Dinner was, as usual, with fish. But few of us tried not to eat. We wouldn’t be getting off the train for some time so we wanted to make sure that we wouldn’t get hungry. And besides, I had no more granola bars.

We arrived at the train station at about 8:15 that night, none of us could see Igor anywhere. We knew that he was there, but we weren’t sure where. And what was worse, we couldn’t get off the bus to look either. Once again we were stuck on the bus until Suzanna and Marina returned with our tickets.

Once again, the porters came and took our bags, which we would find later at our train. Then we finally got off the bus and headed for the station. This time we went into the station rather than go around the side of it. But we did not wait inside. We zipped through the main lobby, went upstairs, crossed two tracks and went down to our landing, where we would have to wait for the train as it had not yet arrived.

However, we didn’t all arrive at the same time. Some of us got divided in the station and had no idea where the hell we were. Greg became a bloodhound and went out to track them down. He was gone quite some time and a few of us thought that those who got lost did so individually.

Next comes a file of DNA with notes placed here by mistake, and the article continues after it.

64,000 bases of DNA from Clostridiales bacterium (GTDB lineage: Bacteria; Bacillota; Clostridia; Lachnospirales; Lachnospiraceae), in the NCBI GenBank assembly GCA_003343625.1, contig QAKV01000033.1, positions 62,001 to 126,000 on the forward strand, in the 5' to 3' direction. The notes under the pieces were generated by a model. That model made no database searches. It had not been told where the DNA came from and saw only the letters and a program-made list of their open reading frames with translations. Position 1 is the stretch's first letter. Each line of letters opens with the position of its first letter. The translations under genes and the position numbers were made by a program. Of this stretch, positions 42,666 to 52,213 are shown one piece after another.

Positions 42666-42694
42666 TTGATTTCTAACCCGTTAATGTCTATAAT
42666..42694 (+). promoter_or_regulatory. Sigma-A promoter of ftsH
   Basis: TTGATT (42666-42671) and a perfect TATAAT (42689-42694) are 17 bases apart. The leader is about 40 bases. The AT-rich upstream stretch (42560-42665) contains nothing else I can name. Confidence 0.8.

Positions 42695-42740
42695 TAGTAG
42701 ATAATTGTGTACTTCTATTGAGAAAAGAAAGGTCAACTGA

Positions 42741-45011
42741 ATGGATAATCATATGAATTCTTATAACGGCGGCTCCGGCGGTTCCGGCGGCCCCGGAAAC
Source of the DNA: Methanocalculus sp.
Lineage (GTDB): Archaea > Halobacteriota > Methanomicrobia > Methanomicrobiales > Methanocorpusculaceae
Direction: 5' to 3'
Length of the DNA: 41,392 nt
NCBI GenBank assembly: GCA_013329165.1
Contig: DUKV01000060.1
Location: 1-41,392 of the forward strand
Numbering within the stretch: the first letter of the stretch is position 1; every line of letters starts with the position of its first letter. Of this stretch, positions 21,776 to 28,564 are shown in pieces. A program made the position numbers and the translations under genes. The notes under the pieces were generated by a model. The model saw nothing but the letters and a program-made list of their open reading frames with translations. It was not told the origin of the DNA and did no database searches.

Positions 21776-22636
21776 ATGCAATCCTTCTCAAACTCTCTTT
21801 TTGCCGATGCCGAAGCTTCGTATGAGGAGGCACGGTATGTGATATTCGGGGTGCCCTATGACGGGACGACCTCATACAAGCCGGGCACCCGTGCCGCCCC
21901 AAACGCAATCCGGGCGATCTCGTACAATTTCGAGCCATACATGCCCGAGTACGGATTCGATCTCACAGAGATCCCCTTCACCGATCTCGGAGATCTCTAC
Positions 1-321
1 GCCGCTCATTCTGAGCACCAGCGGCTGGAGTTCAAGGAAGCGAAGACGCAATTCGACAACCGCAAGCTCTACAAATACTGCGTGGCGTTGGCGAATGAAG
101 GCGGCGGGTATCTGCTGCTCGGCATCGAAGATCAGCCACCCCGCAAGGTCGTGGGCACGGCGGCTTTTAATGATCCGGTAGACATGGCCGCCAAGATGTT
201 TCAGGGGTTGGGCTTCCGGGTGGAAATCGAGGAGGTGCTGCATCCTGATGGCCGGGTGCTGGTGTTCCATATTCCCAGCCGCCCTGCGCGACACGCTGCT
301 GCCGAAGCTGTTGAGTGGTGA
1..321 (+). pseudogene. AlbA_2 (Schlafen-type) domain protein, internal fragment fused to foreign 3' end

It turned out that Greg found Igor. I suppose that Greg did the trading that he wanted to do earlier that afternoon. I really don’t know though, all I heard was that he found Igor.

Our train soon showed up and we boarded for our second, and last, night train. This time however, Derek and I got dibs on the top bunk. Pete and Shaun were on the bottom. We were hoping for a repeat of the Kiev night train. When we boarded the train, the Russian music was on again. It was on the first train too, but at least the volume switch worked. On this train, there were two settings: high and still high.

We already knew that none of the stewards spoke any English at all. This meant that we had to find Marina or Suzanna to ask them to shut it off. But we couldn’t find either of them. It was beginning to look like we were going to have one hell of a time sleeping that night.

Radar came to our rescue. Using a One Kopeck coin, he unscrewed a panel over the volume knob. Before he had completely unscrewed the panel, he sent me out in the hall to run interference. This meant I had to go around, collecting all the tea cups so the stewards didn’t find out what was going on.

After about five minutes, I had run out of cups. I was getting worried, wondering how much longer it was going to take. I peeked in the room to find Radar with his arm hooked up inside the panel with a pair of nail clippers. A quick snap, and the sound was gone. Then he quickly replaced the panel before we got in trouble. We thanked him heartily, we knew that we were going to be able to sleep. Then we opened the door as far as it could go. The temperature in that room was stifling and we had to cool it off.